Clinton, for her part, is proposing to raise taxes for the wealthiest households to pay for traditional Democratic proposals such as expanding access to higher education.

    "Here, at least, they fall into very much traditional Democratic and Republican proposals," said William Gale, co-director of the Tax Policy Center, a joint project of the Brookings Institution and Urban Institute.

    Trump Takes Meetings at His New Jersey Golf Club

    [NATL] Trump Takes Meetings at His New Jersey Golf Club
    President-elect Trump interviewed more than a dozen candidates for his administration at his New Jersey golf club over the weekend, including Mitt Romney, Rudy Guliani, Chris Christie and Kansas secretary of state Kris Kobach, who has been tough on immigration, and others. (Published Monday, Nov. 21, 2016)

    On taxes, the two candidates remain far apart. Here are summaries of their proposals: 

    TAXES ON HIGHER INCOMES

    TRUMP: He would cut the top income tax bracket to 33 percent from its current level of 39.6 percent. Republican House Speaker Paul Ryan has made the same proposal, which the conservative Tax Foundation said would help boost after-tax income for the wealthiest 1 percent of Americans by 5.3 percent. Trump would also cap tax deductions at $200,000 per household.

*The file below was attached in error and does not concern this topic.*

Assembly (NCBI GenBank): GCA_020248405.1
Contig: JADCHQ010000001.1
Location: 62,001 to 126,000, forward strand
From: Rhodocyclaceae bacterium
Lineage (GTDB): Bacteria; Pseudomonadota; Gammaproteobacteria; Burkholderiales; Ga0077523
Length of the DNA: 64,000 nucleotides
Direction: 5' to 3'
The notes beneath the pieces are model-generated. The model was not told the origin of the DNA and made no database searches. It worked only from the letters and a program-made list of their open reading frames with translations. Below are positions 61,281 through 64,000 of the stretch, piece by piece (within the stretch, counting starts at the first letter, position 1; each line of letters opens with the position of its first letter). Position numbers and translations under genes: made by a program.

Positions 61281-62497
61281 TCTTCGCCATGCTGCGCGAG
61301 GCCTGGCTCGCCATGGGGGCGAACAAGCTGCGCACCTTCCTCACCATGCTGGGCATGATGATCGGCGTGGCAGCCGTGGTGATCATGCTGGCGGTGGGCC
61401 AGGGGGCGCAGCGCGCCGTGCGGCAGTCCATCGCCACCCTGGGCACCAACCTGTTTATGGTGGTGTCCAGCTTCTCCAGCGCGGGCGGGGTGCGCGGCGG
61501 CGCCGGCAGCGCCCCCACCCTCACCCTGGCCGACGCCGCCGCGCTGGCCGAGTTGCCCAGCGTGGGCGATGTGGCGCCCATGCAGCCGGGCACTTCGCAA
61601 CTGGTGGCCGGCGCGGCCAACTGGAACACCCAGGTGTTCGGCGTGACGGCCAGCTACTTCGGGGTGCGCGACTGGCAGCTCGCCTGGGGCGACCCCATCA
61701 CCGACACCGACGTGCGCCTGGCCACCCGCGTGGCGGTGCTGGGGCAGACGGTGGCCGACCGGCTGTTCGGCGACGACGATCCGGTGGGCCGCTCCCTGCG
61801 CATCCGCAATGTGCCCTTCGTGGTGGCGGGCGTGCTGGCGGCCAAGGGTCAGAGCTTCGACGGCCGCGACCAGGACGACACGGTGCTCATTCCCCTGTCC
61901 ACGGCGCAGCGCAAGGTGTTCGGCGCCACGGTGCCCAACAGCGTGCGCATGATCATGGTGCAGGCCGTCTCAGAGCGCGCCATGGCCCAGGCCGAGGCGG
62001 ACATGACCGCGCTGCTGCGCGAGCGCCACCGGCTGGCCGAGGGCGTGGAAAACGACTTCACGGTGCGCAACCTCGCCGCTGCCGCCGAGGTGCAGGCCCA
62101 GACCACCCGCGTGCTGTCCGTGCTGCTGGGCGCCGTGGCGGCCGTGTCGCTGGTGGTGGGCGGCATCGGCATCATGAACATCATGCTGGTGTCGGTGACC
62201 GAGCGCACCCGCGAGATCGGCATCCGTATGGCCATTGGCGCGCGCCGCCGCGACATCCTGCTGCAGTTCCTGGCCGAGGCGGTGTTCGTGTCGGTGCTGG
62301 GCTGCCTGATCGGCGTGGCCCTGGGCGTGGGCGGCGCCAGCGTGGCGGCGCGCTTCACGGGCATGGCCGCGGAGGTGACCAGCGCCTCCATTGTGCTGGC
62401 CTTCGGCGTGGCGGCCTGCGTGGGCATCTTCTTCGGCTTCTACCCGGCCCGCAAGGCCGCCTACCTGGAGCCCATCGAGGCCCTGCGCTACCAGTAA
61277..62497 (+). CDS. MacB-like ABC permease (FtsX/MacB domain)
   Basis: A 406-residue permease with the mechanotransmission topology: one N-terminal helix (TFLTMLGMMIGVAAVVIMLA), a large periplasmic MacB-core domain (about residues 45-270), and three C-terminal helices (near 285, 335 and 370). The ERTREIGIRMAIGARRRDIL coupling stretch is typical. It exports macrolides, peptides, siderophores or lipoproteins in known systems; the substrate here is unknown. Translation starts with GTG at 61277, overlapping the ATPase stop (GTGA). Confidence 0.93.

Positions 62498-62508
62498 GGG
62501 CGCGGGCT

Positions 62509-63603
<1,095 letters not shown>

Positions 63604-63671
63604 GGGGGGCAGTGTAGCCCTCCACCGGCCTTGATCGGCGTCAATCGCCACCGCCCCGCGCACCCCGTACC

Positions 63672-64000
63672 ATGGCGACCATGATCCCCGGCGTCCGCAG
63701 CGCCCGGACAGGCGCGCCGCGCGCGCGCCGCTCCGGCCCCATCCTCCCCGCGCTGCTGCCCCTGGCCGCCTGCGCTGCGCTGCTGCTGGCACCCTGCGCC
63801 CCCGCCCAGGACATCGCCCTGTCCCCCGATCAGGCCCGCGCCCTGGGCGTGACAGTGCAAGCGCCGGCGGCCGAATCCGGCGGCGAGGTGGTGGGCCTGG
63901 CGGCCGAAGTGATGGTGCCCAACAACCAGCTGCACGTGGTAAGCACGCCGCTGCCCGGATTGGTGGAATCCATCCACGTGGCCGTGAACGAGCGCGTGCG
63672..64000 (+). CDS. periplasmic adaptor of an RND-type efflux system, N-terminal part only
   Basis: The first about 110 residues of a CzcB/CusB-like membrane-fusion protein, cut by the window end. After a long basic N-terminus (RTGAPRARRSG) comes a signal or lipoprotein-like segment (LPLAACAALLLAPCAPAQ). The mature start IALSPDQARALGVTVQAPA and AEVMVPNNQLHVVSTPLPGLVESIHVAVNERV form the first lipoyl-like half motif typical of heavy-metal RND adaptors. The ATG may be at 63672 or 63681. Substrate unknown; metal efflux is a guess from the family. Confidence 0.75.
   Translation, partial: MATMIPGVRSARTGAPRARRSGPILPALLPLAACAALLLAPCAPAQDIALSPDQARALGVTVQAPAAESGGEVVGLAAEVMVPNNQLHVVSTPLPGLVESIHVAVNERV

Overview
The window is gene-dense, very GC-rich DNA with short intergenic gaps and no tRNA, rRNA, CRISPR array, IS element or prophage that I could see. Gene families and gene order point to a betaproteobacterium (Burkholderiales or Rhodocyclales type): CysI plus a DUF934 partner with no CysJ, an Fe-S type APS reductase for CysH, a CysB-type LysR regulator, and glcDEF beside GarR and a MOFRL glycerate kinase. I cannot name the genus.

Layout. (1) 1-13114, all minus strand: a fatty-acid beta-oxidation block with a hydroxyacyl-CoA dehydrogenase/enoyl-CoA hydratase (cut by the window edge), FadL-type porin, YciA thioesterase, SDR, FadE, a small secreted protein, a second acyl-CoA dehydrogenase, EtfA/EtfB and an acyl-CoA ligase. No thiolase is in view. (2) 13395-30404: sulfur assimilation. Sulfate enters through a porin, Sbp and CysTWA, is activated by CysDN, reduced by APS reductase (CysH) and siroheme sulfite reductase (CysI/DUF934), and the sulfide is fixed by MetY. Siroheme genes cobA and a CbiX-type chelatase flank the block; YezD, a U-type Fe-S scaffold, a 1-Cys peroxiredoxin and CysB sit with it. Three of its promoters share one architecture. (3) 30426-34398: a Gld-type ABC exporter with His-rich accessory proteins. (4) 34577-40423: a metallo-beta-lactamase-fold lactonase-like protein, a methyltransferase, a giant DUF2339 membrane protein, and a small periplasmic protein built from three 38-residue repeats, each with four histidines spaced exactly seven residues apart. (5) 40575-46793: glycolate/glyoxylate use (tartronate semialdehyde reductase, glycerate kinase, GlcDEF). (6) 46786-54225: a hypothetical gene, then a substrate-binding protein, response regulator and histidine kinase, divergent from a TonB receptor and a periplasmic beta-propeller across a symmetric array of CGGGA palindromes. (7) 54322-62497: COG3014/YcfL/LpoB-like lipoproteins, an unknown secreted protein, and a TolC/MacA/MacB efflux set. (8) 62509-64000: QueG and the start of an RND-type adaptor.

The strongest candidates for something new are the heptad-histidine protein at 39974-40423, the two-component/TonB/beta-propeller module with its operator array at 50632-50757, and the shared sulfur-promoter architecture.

CLINTON: She is proposing several tax increases on wealthier Americans, including a 4 percent surcharge on incomes above $5 million, effectively creating a new top bracket of 43.6 percent. And those earning more than $1 million a year would be subject to a minimum 30 percent tax rate. She would also cap the value of many tax deductions for wealthier taxpayers. All the changes would increase taxes in 2017 for the richest 1 percent by $78,284, reducing their after-tax income by 5 percent, according to the Tax Policy Center. 

    TAXES ON MIDDLE INCOMES

    TRUMP: Would reduce the seven tax brackets in current law to three, at 12 percent, 25 percent and 33 percent. He'd also raise the standard deduction to $15,000 for singles and $30,000 for households.

    CLINTON: Says she will not raise taxes on the middle class. Her current proposals would have little impact on the bottom 95 percent of taxpayers, according to the Tax Policy Center.